by Rick Jamison
Bill Taylor glanced down at his rifle as he eased through the woods with only a slight breeze in his face. He had a lot of confidence in that rifle, a flat-shooting 7 mm Magnum. When he sighted-in with it last week, he had twice put three shots into less than an inch at 100 yards. Taylor figured that a guy doesn’t need more accuracy than that for deer hunting, and his thoughts were still on small groups when suddenly there was a buck!
The deer was walking across Taylor’s line of travel no more than 150 yards away through the semi-open woods, and the buck was a big one. A giant one! Taylor’s first thought was to shoot the deer as fast as he could before it got away. He shouldered the rifle and fired. The sound of the shot super-charged the deer, and in two great lunges, the big buck disappeared among the trees and brush. It was as if a deer had never been there.
Taylor quickly walked up to the spot where the buck had been standing when the shot was fired. Instead of the hoped-for red droplets, all Taylor could find were deep hoof prints engraved into the soil where the buck dug in for a quick takeoff. Taylor followed the tracks, but no matter how much he hoped the shot had connected, it was clear that his bullet had not touched a hair.
This scenario is all too familiar among deer hunters. The usual pre-season shooting preparation is to sight-in to make certain the rifle is hitting where it should. What is usually overlooked is the importance of shooting practice. Practice not from a bench rest but from hunting positions, positions that can be used in the field.
Had Taylor fired his rifle offhand at a 150-yard practice target, he would have found that he couldn’t keep half his shots inside a 10-inch circle at that distance. If he would have practiced a bit, he might have found that he could do it out to perhaps 100 yards, but at 150 yards, he needed a rest of some sort. The fact is that, even when hunting from the ground, Taylor had several rests available to him, and these would have taken only a second to assume. This still would have left plenty of time to get a well-aimed and steady shot at the buck.
The key to dropping the buck of a lifetime is in shooting practice. Practice performs several valuable functions. First, it makes you a better shot. It teaches you that the bullet is going to hit where the cross hair is at the time the rifle fires, not when you think you pulled the trigger and not where the cross hair was just before you jerked the trigger. It teaches you that the cross hair has to be in exactly the right spot. Just having the target in the field of view isn’t enough.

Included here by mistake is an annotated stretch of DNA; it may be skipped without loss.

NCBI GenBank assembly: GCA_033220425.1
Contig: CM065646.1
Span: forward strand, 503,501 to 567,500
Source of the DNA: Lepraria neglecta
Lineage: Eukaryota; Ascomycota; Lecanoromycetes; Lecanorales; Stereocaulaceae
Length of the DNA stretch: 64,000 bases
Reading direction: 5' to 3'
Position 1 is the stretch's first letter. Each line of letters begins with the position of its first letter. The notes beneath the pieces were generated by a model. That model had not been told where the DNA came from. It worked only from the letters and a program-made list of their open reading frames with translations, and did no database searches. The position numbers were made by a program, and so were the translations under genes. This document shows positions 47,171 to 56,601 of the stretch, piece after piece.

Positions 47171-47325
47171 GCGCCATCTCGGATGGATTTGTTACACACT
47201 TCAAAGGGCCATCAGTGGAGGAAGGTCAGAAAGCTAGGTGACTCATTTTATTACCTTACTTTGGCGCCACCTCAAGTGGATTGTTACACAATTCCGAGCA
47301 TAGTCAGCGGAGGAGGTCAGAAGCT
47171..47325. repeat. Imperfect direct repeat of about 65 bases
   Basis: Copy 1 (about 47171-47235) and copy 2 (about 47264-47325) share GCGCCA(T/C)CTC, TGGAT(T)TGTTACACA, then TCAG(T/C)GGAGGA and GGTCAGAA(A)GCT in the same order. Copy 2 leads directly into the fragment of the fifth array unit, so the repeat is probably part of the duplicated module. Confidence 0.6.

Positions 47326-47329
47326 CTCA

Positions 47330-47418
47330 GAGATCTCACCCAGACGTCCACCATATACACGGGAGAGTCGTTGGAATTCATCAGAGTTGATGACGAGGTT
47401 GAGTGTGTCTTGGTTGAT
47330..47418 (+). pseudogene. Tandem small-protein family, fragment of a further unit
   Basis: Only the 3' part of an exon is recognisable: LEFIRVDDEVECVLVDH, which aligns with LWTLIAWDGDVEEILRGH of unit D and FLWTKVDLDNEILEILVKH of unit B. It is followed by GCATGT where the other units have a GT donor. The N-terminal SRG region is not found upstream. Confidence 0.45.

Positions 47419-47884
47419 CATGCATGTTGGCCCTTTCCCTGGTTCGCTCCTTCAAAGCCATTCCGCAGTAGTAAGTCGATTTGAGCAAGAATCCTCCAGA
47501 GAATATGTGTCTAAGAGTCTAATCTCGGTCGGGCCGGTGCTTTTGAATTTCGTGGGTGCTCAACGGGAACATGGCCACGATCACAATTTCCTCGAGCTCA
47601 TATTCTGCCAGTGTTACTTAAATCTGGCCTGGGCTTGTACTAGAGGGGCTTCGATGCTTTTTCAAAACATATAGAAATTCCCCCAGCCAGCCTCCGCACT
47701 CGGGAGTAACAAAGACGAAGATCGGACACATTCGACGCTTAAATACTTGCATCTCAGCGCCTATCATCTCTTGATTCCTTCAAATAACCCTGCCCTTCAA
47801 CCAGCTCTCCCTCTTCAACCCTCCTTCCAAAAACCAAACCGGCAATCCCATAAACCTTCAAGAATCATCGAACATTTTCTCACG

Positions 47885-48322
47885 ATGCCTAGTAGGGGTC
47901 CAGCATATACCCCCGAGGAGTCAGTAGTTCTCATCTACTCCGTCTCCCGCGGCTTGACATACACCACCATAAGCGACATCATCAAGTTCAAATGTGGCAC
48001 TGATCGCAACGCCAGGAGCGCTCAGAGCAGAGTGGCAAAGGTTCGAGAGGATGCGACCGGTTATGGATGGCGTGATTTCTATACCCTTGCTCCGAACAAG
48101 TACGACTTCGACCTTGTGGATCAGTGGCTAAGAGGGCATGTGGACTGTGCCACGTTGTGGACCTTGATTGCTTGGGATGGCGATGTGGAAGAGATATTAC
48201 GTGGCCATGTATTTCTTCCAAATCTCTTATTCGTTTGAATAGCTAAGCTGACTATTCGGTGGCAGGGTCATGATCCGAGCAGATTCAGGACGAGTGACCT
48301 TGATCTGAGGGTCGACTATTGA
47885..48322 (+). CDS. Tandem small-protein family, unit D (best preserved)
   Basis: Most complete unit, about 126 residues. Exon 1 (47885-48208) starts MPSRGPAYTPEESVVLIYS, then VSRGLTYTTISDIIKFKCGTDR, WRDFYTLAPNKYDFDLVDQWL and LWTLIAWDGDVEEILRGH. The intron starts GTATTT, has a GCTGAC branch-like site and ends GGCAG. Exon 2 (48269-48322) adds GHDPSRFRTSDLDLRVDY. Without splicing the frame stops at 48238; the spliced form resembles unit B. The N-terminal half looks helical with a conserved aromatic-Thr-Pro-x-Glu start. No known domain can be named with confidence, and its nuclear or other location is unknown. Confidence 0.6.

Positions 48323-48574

All this boils down to concentration. You have to concentrate on holding the cross hair or sights precisely on the kill zone until the trigger is squeezed and the rifle fires. Don’t think about the size of the buck’s rack. Don’t think about the deer getting away. Just think about where that cross hair is and how much it is moving as you squeeze the trigger.
If you cannot hold the cross hair or sights on the target long enough to squeeze the trigger and if you cannot avoid a flinch, you will miss. It’s pretty simple, but it’s still overlooked by most hunters.
The second thing that practice does is to teach a person to know when he needs a better rest. Centerfire rifles can be accurately fired to great distances, but the greater the distance, the steadier the rifle must be during the aiming. The bottom line is that you need to learn to evaluate whether your rest is up to the shot before you fire.
The quality of your rest is critical whether you are hunting on the ground or out of a stand. Hunters who hunt exclusively from tree stands should also practice the classic ground positions, partly because every year a number of the biggest bucks are killed by hunters going to and from their stand. Obviously, the stand hunter who has a safe place to target practice while sitting in his stand has an excellent opportunity to improve his practical marksmanship.
Few hunters go many seasons without having deer come by their stands from the “wrong” direction. Practicing shots from different angles and working out a system for having the best rest possible in each position will eventually save you from having to tell one of those stories about the big one that got away.